Saul B. Cohen, who helped raise CUNY standards, dies at 95

Saul B. Cohen, who helped restore higher academic standards at the City University of New York as president of Queens College and as a member of the State Board of Regents and revitalized his own field of political geography, is died on June 9 at his home in Larchmont, NY He was 95 years old.

His death was confirmed by his wife, Miriam F. Cohen.

After a controversial selection process ended with his appointment as head of Queens College in 1978, Dr Cohen began transforming the college’s education and music departments into full schools. He began construction of a science building and campus library in the Flushing section of Queens; created a law school; extensive master’s programs in 25 fields; and, in collaboration with the Board of Education, reestablished Townsend Harris High School, which had been affiliated with City College when Mayor Fiorello H. La Guardia closed it down in 1942 after complaining that it was too elitist.

Dr Cohen also imposed more rigorous academic goals and remedial programs. In 1999, as a member of the Board of Regents, he negotiated a compromise that all but ended the so-called open admissions policy, widely discredited, which guaranteed all high school graduates entry into the class. freshman at one of City University’s senior colleges. without having to meet traditional requirements such as grades or exams.

Those who had defended the program pointed to the gains in enrollment and diversity. But critics, including Gov. George E. Pataki, Mayor Rudolph W. Giuliani and Herman Badillo, chairman of the CUNY board, retorted that up to two-thirds of freshmen who enrolled in senior colleges in the early 1970s had left in the four years without a degree, and that politics, however well-intentioned, had downgraded the value of a city college degree.

As chairman of the Regents’ higher education committee, Dr Cohen struck an agreement after nearly three decades that allowed City University to begin excluding incoming freshmen from its bachelor’s degree programs if they didn’t. ‘were unable to demonstrate willingness to start university-level work in Mathematics and English.

Instead, students who were accepted into bachelor’s degree programs at four-year senior colleges but failed math or English proficiency tests would be diverted to City University’s two-year community colleges. or towards immersion programs that would prepare them for university. level courses.

The public university, in particular, “must develop among its students a thirst for intellectual pursuit and a respect for academic rigor,” said Dr Cohen upon re-entering Queens College in 1984, a year before leaving office. of president. “He should not hang out with the students he gave the opportunity to learn, allowing them to get through.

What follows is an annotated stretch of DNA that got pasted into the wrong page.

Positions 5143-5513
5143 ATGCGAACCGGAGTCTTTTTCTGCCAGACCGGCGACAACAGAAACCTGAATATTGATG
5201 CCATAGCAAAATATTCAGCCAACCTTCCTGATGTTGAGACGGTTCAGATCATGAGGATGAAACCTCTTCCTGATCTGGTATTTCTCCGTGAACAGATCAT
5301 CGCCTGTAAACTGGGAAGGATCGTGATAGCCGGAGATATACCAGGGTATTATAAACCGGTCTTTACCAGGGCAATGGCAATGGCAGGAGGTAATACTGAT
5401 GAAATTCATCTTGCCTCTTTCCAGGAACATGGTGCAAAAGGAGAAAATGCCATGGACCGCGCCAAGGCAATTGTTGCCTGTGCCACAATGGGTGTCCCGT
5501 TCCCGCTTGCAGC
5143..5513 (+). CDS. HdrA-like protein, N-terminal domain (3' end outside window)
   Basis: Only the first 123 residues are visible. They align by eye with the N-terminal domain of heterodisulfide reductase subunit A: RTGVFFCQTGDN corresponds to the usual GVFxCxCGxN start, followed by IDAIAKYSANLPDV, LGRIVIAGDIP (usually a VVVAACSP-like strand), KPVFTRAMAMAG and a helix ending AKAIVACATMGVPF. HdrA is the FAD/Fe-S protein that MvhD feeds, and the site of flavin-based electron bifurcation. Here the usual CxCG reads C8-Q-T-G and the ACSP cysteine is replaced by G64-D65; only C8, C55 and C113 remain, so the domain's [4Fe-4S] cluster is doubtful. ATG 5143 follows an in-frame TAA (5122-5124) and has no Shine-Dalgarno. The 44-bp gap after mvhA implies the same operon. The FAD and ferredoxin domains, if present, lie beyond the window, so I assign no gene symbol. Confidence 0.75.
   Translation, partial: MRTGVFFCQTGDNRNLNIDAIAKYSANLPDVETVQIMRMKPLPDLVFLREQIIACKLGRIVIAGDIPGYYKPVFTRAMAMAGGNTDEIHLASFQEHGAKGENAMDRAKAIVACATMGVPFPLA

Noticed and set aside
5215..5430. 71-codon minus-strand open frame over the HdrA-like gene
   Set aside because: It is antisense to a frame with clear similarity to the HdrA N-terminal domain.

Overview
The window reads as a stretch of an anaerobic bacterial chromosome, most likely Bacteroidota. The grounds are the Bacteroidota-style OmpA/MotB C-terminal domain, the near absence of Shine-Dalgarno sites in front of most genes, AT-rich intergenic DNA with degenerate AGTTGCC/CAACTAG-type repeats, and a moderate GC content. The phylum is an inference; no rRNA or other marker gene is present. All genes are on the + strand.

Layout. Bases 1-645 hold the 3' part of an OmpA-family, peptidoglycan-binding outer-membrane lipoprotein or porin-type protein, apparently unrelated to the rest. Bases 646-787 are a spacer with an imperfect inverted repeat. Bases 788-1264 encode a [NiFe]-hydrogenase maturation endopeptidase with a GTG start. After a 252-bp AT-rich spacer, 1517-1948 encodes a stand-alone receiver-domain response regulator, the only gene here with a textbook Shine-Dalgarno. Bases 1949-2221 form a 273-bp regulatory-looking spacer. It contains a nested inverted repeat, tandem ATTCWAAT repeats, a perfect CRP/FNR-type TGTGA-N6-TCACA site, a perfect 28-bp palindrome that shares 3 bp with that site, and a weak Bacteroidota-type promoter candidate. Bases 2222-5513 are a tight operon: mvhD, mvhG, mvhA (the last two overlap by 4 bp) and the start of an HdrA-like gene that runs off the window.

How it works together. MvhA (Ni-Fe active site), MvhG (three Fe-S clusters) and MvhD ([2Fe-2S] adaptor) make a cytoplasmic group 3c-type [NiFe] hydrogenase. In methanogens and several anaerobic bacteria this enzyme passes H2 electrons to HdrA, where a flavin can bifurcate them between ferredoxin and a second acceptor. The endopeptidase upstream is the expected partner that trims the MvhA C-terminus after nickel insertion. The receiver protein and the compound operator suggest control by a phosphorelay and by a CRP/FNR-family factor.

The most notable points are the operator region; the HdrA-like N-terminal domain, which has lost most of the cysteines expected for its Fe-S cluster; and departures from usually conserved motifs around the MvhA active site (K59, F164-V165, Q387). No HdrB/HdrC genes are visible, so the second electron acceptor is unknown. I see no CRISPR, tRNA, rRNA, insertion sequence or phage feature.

Dr. Cohen himself earned a C in his first official geography course, during a summer program at Harvard after graduating from high school. But he went on to earn three degrees and became the executive director of the Association of American Geographers and a leading expert in political and human geography – a specialty area that explores the impact of natural and arbitrary boundaries, territory, resources and populations over the life of a nation. cultural, social and economic development, as well as its relations with other countries.

Credit…Rowman & Littlefield Publishers

Prior to being appointed President of Queens College, Dr Cohen was Professor and Dean of the Graduate School of Geography at Clark University in Worcester, Mass. It has gained a reputation for improving the academic standards of the school and increasing minority enrollment.

He has written or edited 16 books, including “Geography and Politics in a World Divided” (1963) and recent editions of “Geopolitics: The Geography of International Relations”.

Saul Bernard Cohen was born July 28, 1925 in Malden, Massachusetts, north of Boston, to Barnett and Annie (Kaplinsky) Cohen, Hebrew teachers who as teenagers had immigrated separately from the Vilna area of ​​the current Lithuania.

The family moved to Dorchester so that he could attend the prestigious Boston Latin School. After attending Hebrew College in Newton, Mass., And three months into his freshman year at Harvard, he enlisted in the military. It served from 1943 to 1946 with a demolition unit in Europe during World War II.

Credit…via the Cohen family

He graduated from Harvard with a bachelor’s degree in geography in 1947 and went on to earn a master’s degree in 1950 and a doctorate in 1955.

He married Miriam Friederman in 1950. Besides his wife, he is survived by their two daughters, Deborah Shmueli and Louise Cohen; seven grandchildren; and four great-grandchildren.

Dr Cohen taught at Boston University before joining Clark Faculty in 1965. After leaving Queens College in 1985, he served as Director of the American Jewish Joint Distribution Committee, an international humanitarian organization, and was professor of geography at Hunter College in Manhattan. , also part of the City University. He was a member of the Council of Regents for 17 years.

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